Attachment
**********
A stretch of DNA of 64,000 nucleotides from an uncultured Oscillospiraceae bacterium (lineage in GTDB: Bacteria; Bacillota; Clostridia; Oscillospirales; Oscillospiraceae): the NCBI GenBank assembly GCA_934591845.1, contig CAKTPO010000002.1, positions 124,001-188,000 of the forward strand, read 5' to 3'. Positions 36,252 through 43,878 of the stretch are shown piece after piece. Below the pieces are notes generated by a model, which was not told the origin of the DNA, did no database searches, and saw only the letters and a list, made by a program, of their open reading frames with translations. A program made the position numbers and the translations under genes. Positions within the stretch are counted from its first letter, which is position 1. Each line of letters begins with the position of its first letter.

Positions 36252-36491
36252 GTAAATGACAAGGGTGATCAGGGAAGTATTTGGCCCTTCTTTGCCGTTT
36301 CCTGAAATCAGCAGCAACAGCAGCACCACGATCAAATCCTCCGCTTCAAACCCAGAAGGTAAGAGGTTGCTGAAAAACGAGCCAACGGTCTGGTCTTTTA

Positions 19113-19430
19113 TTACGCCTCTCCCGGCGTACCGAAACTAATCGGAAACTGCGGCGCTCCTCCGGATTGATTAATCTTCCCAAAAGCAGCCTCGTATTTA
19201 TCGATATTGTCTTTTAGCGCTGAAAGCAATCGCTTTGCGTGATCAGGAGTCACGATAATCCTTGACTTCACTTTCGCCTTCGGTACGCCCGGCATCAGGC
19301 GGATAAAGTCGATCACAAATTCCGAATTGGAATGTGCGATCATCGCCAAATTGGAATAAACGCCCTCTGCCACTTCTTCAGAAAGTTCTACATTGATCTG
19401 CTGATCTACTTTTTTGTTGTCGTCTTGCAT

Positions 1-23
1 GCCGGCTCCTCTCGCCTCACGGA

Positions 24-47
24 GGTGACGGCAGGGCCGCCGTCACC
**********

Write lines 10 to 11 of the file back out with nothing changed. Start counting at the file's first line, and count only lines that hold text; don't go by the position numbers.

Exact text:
Positions 1-23
1 GCCGGCTCCTCTCGCCTCACGGA